Mm-hmm. And a friend of ours who, who had a, we were living in Puerto Rico at the time. He had a, a villa not far from us, maybe a mile away. And he wanted us to stop by to just hang out with him and his fiance. Just a couple of friends ours, just to get together. Cause we hadn't seen him in several months.

And I told my wife, I don't feel like it. I just, I don't, I don't want to go, [00:16:00] I didn't want to get dressed and go everything I was dealing with. Yeah. And I said, I don't want to go. And his name is Bruce. He was persistent. He was like, no, we gotta get together. I'm only going to be here for a couple more days.

I need to see you guys. And I said, I just don't want to go. I told my wife and she said, well, Bruce said that he's gonna stop by, they're going to go by Kat's house, which is his his fiance. They're gonna go by her parents' house who live there, and they're just gonna stop by for a few minutes on the way.

I said, okay, well that's better because I'll be home. I don't have to get up. And Bruce. Another buddy of mine named Ray and myself were sitting down at my house outside at night, probably about 8 30, 9 o'clock at night. Already passed my bedtime. The street lights are on, and Bruce asked me, he said, Hey man, how's business going?

I said, it, it's bad. What do you mean it's [00:17:00] bad? I said, I just had to close the company down a few weeks ago and now I'm dealing with attorneys. And I said, I just don't know how this ends. You know, I got bank loans, you know, corporate bank loans, lines of credit. And I said, it is just, I don't know what to do.

And he looked at me, he was sitting on my right side in the chair. He looked at me, he said, you know, I'm gonna slap you upside your head, right? And I said, why? And he said, you're not sleeping, are you? I said, Nope. He said, you just feel like it's just. This narrow path and, and all you can see is just this dark tunnel.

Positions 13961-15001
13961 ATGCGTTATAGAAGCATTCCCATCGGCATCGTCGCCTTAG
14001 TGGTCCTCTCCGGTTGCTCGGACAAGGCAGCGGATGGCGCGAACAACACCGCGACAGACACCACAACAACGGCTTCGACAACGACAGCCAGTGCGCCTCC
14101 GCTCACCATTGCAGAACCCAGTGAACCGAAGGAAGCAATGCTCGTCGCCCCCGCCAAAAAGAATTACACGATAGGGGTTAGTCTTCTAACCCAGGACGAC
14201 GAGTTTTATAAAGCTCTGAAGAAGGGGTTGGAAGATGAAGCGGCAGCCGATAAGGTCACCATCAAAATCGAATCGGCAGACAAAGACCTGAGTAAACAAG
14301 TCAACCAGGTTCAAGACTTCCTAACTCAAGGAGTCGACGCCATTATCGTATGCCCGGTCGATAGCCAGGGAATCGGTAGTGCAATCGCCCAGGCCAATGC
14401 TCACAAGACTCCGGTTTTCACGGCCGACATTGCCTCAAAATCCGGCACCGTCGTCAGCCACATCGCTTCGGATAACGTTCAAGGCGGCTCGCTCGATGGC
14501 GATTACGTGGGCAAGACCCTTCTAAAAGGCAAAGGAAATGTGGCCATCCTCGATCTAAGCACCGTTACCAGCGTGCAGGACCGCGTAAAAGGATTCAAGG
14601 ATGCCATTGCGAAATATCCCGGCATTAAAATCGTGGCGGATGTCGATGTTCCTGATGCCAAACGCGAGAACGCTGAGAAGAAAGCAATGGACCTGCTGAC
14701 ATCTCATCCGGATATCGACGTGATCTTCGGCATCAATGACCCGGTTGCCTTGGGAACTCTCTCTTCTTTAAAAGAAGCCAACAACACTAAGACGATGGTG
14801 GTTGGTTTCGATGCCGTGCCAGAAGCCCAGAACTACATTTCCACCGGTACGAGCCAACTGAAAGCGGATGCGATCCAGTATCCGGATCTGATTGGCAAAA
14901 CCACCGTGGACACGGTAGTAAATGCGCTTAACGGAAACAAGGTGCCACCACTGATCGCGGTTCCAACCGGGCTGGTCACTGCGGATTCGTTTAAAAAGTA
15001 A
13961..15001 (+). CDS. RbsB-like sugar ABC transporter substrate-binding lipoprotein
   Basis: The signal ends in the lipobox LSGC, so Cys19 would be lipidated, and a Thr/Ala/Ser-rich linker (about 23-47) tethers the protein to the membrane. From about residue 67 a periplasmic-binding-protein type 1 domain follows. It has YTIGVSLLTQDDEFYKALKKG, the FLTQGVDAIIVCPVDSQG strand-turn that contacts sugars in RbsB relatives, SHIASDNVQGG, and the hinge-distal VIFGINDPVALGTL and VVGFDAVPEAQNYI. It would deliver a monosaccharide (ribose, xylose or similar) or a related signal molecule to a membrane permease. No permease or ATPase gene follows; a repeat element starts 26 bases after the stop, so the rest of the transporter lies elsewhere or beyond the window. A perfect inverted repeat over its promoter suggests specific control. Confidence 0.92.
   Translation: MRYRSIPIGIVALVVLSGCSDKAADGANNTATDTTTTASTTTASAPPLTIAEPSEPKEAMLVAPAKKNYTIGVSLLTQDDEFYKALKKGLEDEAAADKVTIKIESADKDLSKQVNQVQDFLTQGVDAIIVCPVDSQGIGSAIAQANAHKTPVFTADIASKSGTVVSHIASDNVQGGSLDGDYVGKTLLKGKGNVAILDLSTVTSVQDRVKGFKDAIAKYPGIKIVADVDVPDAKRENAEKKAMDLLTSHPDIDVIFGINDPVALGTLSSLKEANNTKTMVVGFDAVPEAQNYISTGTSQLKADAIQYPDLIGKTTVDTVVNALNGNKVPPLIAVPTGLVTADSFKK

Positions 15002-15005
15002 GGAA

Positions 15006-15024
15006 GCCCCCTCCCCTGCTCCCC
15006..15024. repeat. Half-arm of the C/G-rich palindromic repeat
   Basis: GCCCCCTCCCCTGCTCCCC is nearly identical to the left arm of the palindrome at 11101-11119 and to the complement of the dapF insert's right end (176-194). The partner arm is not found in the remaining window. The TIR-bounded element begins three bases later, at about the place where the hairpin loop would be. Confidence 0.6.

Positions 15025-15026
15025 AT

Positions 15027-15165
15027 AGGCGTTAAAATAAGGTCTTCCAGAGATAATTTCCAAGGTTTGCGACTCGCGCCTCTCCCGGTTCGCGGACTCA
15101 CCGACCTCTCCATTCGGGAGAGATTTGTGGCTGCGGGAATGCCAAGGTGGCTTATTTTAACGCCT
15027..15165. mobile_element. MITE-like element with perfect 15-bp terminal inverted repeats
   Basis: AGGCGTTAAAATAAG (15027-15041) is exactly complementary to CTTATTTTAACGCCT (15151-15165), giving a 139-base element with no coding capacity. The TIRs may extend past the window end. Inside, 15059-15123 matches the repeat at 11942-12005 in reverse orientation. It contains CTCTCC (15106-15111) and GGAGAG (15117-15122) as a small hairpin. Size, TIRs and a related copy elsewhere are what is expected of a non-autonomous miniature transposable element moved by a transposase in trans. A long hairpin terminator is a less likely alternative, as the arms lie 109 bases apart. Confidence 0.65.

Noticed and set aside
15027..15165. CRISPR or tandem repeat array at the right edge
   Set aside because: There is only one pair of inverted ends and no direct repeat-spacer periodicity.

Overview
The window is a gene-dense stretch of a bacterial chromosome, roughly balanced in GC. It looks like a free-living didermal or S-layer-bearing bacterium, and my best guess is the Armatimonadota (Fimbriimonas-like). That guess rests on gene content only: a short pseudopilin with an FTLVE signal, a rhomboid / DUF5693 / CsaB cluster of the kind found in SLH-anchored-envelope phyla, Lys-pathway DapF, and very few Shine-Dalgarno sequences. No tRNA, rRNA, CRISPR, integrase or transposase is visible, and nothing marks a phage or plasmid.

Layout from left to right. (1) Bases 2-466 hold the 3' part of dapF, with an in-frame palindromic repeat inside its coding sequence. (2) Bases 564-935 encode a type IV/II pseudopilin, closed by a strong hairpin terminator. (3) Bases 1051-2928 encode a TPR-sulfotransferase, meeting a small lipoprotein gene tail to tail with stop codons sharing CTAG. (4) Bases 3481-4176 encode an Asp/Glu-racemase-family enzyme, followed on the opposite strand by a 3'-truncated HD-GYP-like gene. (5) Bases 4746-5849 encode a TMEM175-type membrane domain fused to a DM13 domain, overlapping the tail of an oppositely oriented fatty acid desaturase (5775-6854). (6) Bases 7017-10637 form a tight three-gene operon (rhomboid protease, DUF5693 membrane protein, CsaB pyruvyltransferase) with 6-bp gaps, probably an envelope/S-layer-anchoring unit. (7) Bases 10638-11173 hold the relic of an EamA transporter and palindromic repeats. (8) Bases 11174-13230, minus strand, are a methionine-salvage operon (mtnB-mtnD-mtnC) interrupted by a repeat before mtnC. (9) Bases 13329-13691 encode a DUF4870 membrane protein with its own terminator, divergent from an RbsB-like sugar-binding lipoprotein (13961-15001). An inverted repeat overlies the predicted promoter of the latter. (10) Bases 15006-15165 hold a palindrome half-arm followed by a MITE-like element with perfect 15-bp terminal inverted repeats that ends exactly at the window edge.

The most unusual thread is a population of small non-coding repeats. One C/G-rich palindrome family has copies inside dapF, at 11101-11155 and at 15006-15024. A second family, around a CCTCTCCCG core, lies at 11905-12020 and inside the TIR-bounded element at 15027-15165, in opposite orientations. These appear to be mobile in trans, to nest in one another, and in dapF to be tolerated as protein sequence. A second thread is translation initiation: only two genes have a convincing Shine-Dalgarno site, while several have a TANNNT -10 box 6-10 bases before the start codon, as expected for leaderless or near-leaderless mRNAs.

That's exactly right. He said, and you wake up in the middle of the night terrified. And I said, yep. He said, same thing happened to me. And I said, really? And this guy is a very, he's a big guy at a really big corporation. I'll put it like that, and. Now I'm kind of [00:18:00] sitting up in my seat a little bit. I'm like, what do you mean?

And he told me about a real estate deal that went bad. Mm-hmm. He's, he wound up having a lot of legal trouble. He lost a lawsuit. Bottom line is he was experiencing those same effects of trauma that I was experiencing only years ago. Everything, I mean, Stephen down just every single detail. He knew exactly what I was dealing with.

Exactly. Yeah. And he said, you know what he said when I got out of that, he said, I did the same thing again. And now I'm laughing at him. I'm like, what's wrong with you? I'm like, wasn't once enough. And that was the moment, Stephen, that night, I slept like a baby. Here's the lesson for the audience. If we are too strong as men, if we are too prideful, [00:19:00] if we don't want to be vulnerable and openly talk to at least the right people about what we are experiencing, yeah, we'll never get help.